Snuggled up and content after a meal. (Happy dance! Happy dance!)
Snuggled up and content after a meal. Brandy snoozes while I do a DANCE OF JOY!

Friends — some I hadn’t spoken to since high school, some close friends, some Internet friends, some friends of friends — offered well wishes and practical advice. With okays from my vet, my knowledge from working in the pet care industry, and all the smart tips my friends offered, I assembled a menu of tasty goodness that got Brandy nibbling.

When my stress-addled brain started to short circuit, it was such a relief to have so many clear-headed people helping me find a solution.

Just listen and be there

When Brandy spent an afternoon hiding under the bed (something she never does), I feared the worst was upon us. My friend Joy reached out to me, and I just lost it. I vented all my fears, worries, and guilt about Brandy, and she just listened. She did not try to fix anything in the moment, she did not tell me everything would be okay. She just let me release some of the pent-up anxiety paralyzing my ability to think straight and care for Brandy.

After letting it all pour out for about 20 minutes, I felt much better — like I’d purged some negativity that was not good for me or Brandy. I felt ready to be strong for my kitty again. Having a trusted friend who’d listen was an invaluable gift in a moment of feeling weak.

Small gifts are huge morale boosters

One day I opened my email and found a gift certificate to my favorite pet supply store. The gift certificate was accompanied by a little note from a friend that read, “Hoping you can find a treat that Miss Brandy will eat!” Another pal said she had found one of Brandy’s favorite catnip toys at a bazaar and would send one over to help “lift her spirits.” That message lifted my spirits as well.

For the first time in ages she hopped up to her favorite perch on my desk.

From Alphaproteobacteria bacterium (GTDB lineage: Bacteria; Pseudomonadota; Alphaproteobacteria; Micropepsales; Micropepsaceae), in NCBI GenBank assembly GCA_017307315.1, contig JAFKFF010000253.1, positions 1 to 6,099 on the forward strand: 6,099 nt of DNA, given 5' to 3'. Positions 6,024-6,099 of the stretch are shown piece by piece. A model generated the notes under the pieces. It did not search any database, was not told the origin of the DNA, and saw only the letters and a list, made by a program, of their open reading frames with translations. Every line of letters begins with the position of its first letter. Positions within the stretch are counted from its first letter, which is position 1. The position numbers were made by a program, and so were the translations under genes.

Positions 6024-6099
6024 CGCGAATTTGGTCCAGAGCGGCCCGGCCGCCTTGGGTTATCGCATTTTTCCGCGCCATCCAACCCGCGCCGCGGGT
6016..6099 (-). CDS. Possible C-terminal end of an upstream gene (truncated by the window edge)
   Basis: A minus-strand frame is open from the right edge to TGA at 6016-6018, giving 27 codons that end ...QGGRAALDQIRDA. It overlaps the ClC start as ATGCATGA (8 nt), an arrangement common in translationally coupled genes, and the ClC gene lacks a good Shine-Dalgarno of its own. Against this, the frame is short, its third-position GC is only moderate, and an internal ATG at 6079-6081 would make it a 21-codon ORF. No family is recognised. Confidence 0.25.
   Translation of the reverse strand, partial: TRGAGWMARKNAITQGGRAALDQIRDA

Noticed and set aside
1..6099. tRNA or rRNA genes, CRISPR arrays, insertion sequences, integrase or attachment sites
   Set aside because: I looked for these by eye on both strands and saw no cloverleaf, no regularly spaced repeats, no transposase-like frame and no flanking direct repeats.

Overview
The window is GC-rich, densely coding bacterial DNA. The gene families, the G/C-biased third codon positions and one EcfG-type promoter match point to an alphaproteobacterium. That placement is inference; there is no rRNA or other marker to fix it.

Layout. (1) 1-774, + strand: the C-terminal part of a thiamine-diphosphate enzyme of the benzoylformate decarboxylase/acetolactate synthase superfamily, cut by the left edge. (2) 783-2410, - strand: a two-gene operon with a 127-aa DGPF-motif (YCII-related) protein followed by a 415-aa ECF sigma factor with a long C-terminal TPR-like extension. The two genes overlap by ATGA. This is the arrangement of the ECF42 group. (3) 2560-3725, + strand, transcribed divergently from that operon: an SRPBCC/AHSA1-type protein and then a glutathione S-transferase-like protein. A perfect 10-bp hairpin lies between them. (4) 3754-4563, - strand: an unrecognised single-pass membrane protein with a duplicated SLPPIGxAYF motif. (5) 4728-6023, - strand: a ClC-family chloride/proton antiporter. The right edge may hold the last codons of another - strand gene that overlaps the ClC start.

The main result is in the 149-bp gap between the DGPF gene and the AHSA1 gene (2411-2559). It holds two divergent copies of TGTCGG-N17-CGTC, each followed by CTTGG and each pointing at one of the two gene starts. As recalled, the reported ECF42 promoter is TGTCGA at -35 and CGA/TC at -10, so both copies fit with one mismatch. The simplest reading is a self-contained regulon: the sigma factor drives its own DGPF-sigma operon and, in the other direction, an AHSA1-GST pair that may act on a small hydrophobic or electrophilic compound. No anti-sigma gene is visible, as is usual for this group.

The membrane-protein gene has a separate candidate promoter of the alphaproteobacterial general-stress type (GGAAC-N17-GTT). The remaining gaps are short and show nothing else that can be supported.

The little gifts that friends gave Brandy were greatly appreciated, but really it was the reminder that people were pulling for her, thinking of her happiness, that was the real gift. The small tokens we received boosted my morale and, because I’m positive cats pick up on such things, boosted Brandy’s morale too.

Ask how the patient is doing

Getting daily messages asking, “How is Brandy doing today?” meant the world to me. Such messages reminded me that my husband and I were not a sick-kitty-island unto ourselves and offered us some much-needed sympathy or cheerleading.

It was this small gesture, sometimes offered by people who knew nothing about cats and had no tips to give, that made me most thankful. In a few simple words, the question communicated that someone had remembered Brandy and wanted her to be well. Goodwill and positive energy can never be underrated when caring for a sick kitty.

At one point I snuggled up to Brandy as she lay on our bed looking depressed, and whispered to her, “You have admirers all over the world thinking of you. You have to get better and give your public what they want.” I think in some way she absorbed the good vibes.

Brandy reads her fan mail.

Brandy is now sitting at my feet using her Jedi mind powers to get me to feed her. It’s a beautiful sight. She’s still on the mend, but every time she finishes up a bowl of food or reaches for one of her toys, I am reminded of all the ways her “public” helped us get to this point, and I am completely, utterly, grateful.

About the author: Louise Hung is a morbidly inclined cat lady living in Hong Kong, with her cat, her man, and probably a couple ghost cats. She also writes for xoJane. You can follow her on Twitter or drop her a line at IamLouiseMicaela@gmail.com.